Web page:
As someone who has always loved music and occasionally belts out a ballad or two, the idea of singing praises to God for eternity hits a good note with me. Recently a discussion came about at a Bible study I attend. We were talking about worship and praise and someone commented that she thought only singing was true worship. Now, truly we know that music and singing is a predominant way of worshiping our Lord. But, I protested, I believe there are also other ways we can worship Him. One way is through our service, another is in our prayers and sometimes it’s just by being quiet and still, listening to His quiet voice. Besides, I said, there are lots of folks who can’t carry a tune and their singing would be more of a loud clanging to the ears of the Lord, not to mention a little distracting to others. No! My friend protested. Singing is the only true way to worship. Not wanting to be argumentative I conceded that I sometimes sing in the wrong key and my own husband occaionally hits an incorrect note or two while singing praises, yet, I’m sure it blesses the Lord that he sings from his heart.
Later that day, I remembered something from an experience several years earlier. My family and I were in Israel on a tour with our pastor and 48 others. At some point during our site-seeing we all gathered inside a simple little chapel named “St. Anne’s.” Other travelers entered and sat alongside bringing the number to about 90 or so. Our guide, Gila, a very knowledgeable and gifted Jewish woman, joined us inside as well.
We all began to sing simple praise songs to the Lord and in that moment it seemed a miracle happened. The sound of our praise rose up to the ceiling and beyond the walls of the chapel. Our voices seemed to be transformed into an angelic concert to the Lord. Now, I’m quite sure that there were at least a handful of people in that chapel who weren’t “gifted” in the area of singing, yet this was the most beautiful singing I’d ever heard. And I’ve heard lots of beautiful music in my life and participated in several excellent choirs. Then, I glanced over at our guide Gila. Tears were glistening in her eyes. She too, was clearly touched and perhaps like the rest of us sensed that we had experienced a glimpse of what heaven was like.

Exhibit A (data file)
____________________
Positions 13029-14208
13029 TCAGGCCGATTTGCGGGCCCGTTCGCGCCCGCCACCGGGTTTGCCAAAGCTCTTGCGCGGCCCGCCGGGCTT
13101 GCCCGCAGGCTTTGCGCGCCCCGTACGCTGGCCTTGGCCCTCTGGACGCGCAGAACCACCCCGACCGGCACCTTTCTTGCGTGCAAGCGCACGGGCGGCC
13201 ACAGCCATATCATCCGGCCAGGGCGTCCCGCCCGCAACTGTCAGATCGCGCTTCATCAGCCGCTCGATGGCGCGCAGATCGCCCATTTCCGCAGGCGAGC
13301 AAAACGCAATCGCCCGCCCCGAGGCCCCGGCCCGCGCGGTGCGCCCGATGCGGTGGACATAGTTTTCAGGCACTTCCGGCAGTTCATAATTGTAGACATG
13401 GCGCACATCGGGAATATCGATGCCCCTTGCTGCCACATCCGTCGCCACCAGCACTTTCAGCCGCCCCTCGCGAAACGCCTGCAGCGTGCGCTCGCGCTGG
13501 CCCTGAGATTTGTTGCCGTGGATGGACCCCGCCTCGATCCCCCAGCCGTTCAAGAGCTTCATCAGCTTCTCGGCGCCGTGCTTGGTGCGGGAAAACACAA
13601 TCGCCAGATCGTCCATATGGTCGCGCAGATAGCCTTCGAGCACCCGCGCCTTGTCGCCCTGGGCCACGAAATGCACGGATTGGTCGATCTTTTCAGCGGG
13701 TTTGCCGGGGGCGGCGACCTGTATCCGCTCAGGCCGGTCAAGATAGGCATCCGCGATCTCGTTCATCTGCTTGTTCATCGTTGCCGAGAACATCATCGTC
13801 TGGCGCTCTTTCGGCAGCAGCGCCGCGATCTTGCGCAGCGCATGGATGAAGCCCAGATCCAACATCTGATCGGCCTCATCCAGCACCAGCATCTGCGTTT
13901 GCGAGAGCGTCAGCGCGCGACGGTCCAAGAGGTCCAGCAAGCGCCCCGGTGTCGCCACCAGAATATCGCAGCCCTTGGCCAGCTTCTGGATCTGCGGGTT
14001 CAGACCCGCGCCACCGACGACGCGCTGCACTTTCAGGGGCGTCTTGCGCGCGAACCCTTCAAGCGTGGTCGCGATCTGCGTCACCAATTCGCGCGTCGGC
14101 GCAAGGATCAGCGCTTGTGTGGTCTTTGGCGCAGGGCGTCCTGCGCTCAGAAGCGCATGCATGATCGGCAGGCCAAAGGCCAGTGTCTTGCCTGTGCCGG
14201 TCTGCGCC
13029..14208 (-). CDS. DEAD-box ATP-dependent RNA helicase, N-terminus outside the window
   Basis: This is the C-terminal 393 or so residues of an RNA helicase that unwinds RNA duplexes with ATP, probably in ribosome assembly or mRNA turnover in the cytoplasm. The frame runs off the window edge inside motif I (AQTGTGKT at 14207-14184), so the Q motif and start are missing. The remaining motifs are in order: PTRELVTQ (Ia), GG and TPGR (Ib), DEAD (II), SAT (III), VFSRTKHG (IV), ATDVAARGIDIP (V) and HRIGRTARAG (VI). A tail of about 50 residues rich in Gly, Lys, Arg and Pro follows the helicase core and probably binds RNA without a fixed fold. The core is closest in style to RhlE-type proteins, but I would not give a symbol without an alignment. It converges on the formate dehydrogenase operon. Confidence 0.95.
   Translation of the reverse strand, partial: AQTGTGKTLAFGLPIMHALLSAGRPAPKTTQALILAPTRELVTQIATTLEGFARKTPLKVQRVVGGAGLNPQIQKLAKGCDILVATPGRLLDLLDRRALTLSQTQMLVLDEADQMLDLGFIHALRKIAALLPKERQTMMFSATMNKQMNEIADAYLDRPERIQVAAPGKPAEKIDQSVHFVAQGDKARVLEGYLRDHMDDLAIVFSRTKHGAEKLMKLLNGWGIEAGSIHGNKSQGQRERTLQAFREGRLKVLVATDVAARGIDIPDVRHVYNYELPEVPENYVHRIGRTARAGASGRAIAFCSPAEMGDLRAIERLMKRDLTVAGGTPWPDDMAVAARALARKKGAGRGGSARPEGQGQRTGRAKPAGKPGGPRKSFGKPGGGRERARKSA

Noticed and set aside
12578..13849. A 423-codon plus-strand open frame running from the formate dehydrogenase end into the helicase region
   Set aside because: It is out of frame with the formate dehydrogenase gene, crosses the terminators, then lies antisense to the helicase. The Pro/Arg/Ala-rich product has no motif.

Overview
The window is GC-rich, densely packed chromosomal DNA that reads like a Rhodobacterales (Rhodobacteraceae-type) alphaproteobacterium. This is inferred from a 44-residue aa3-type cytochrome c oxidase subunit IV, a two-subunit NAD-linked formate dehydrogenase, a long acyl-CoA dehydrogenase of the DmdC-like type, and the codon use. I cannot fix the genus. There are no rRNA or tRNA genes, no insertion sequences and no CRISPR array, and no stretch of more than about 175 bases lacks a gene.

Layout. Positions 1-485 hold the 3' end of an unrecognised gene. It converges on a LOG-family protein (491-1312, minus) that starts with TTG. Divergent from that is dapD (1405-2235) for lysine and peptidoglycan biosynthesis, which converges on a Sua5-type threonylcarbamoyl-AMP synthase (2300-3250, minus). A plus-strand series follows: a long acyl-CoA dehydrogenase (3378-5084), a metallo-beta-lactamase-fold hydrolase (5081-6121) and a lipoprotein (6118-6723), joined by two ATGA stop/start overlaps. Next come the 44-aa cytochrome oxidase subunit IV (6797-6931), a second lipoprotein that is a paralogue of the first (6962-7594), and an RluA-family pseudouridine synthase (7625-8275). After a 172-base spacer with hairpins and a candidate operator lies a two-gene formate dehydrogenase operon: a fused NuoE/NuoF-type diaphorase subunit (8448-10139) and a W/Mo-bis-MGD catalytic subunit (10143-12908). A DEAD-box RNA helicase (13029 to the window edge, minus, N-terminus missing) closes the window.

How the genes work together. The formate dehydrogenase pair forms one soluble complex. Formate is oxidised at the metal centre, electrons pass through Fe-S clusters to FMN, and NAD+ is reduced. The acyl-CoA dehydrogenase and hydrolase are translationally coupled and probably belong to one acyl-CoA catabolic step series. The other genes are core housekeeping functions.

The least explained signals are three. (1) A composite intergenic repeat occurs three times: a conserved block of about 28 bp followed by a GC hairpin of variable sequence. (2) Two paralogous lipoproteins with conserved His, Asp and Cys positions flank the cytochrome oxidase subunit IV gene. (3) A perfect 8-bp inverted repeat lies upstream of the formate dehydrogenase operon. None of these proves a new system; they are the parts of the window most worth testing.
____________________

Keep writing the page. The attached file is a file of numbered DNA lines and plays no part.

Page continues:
So, as I pondered that experience, it occurred to me that perhaps our heavenly experience will be a lot like that time at St Anne’s chapel. When we enter that heavenly cathedral, the miraculous acoustics will carry our worshipful songs throughout God’s vast and glorious throne room. In that moment we will all have angelic voices that beautifully praise and worship the Lord for all eternity- whether or not we have musical talent here on earth. So therefore, it’s probably a good idea to at least start practicing down here till that day comes, no matter how “off” we may sound sometimes.
Stained glass window in the Rijksmuesum in Amsterdam
photographed by Iris Carignan 2016